UNDP supports female leaders in Afghan police force
Kabul – Twenty-one police officers wearing headscarves, or hijab, sit in a classroom at the Kabul Police Academy typing into computers, creating organizational diagrams and entering data.
They are part of a cadre of trainees working on the last part of a three-month leadership course run by Afghanistan’s Ministry of Interior which oversees the national police force.
“They’re writing a case file,” says an instructor who remains anonymous to protect her identity.
The course, taught within the ministry’s Gender Mainstreaming Unit, is aimed at training female officers in a range of skills, including management, accounting and information technology.
One student, whose name is also withheld, has 25 years of police experience and is head of the narcotics unit at the Kabul-based Criminal Justice Task Force.
“Most police officers, male or female, lack these skills,” she says. “Before, many of these women didn’t even know how to turn on a computer.”
The training, which came as a result of a 2010 survey, was supported by the Law and Order Trust Fund for Afghanistan, administered by the United Nations Development Programme (UNDP).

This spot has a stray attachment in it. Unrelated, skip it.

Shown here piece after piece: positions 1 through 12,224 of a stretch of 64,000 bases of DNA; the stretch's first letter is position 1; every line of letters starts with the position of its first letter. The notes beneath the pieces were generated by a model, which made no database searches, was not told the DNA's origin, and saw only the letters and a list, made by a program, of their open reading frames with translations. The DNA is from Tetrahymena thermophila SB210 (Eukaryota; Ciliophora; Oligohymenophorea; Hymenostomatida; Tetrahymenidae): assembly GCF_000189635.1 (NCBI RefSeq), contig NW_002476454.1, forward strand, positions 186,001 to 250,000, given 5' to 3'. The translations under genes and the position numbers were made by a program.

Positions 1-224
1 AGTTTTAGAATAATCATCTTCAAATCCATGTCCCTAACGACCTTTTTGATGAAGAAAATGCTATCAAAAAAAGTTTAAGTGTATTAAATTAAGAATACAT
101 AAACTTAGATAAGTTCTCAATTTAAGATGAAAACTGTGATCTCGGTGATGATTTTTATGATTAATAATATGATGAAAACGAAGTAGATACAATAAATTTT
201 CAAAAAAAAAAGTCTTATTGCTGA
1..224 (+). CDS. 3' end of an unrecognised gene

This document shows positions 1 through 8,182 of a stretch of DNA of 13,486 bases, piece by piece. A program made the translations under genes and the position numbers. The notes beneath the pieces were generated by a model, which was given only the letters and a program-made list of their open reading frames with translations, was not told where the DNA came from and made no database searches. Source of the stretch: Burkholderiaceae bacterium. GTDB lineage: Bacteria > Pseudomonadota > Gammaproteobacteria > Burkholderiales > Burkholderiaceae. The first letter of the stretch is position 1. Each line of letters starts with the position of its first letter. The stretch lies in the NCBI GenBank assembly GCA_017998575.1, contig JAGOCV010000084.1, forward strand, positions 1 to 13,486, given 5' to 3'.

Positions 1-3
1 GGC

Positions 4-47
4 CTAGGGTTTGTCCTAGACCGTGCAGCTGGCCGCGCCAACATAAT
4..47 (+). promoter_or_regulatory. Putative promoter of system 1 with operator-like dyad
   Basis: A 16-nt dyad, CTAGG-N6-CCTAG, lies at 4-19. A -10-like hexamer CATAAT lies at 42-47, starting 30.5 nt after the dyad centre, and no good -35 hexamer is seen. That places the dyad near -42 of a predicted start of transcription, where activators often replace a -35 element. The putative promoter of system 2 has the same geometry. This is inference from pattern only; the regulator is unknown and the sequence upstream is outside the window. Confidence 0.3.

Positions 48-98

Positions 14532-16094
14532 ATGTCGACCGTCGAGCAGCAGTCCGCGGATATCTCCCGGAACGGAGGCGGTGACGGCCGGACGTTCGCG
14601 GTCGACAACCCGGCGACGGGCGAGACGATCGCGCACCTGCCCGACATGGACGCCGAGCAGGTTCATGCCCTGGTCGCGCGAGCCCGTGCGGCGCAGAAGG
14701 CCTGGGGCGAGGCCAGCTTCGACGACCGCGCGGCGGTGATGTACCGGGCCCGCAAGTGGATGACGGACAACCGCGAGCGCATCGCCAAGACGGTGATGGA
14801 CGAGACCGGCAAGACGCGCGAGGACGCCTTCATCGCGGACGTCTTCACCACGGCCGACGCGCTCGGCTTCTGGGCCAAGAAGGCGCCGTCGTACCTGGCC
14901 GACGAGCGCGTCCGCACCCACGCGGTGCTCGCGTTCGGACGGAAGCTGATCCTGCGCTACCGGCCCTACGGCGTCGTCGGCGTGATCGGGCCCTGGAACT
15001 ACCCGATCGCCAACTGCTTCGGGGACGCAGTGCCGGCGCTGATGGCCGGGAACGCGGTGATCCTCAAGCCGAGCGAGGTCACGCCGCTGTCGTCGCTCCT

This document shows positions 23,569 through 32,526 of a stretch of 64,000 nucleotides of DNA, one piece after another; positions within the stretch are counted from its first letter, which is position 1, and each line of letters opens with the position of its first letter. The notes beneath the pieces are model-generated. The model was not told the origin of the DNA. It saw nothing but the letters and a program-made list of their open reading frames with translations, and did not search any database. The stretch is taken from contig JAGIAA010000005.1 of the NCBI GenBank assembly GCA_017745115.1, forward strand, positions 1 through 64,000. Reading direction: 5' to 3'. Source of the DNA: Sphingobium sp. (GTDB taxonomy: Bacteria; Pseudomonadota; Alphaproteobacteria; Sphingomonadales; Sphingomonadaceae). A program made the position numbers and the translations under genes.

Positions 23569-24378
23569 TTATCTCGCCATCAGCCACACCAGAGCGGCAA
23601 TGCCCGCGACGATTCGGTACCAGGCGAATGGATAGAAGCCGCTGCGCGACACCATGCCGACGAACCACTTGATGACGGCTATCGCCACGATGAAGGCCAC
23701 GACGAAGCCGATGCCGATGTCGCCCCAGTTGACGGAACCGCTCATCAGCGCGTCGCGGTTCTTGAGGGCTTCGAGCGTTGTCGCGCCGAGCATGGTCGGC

On-the-job training is a key component of a national strategy to equip female officers with skills to rise through the ranks of the force. In addition, the strategy aims to increase the number of female police in the country’s national force from 1,000 to 5,000 by 2014.
“This is the first time I’ve attended such a useful training,” said another female officer, in the force for 15 years and now head of education and training at the Gender Mainstreaming Unit.
“Whatever I learn in the afternoon, the next day I try to apply at work,” she said, referring to new systems she set up in her office after taking courses in records and file management.
“After this training I’ve learned the qualities of being a leader.”
The Law and Order Trust Fund for Afghanistan (LOTFA) is a multilateral Trust Fund set up in 2002 and administered by the United Nations Development Programme (UNDP). The Trust Fund has provided a mechanism for coordinating contributions from international partners with the main priorities of covering police salaries, improving police infrastructure, capacity development and gender enhancement in the Ministry of Interior, as part of the international community’s support to rebuild and develop the Afghan police force. LOTFA has 19 donors including the government of Japan, which contributed $180 million in 2010.